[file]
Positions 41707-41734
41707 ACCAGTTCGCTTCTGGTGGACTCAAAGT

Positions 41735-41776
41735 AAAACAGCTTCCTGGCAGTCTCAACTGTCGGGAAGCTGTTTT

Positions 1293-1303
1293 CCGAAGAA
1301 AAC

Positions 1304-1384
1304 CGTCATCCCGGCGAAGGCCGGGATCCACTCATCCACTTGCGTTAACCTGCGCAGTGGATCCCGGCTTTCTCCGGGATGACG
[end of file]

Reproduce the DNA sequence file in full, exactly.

Positions 41707-41734
41707 ACCAGTTCGCTTCTGGTGGACTCAAAGT

Positions 41735-41776
41735 AAAACAGCTTCCTGGCAGTCTCAACTGTCGGGAAGCTGTTTT

Positions 1293-1303
1293 CCGAAGAA
1301 AAC

Positions 1304-1384
1304 CGTCATCCCGGCGAAGGCCGGGATCCACTCATCCACTTGCGTTAACCTGCGCAGTGGATCCCGGCTTTCTCCGGGATGACG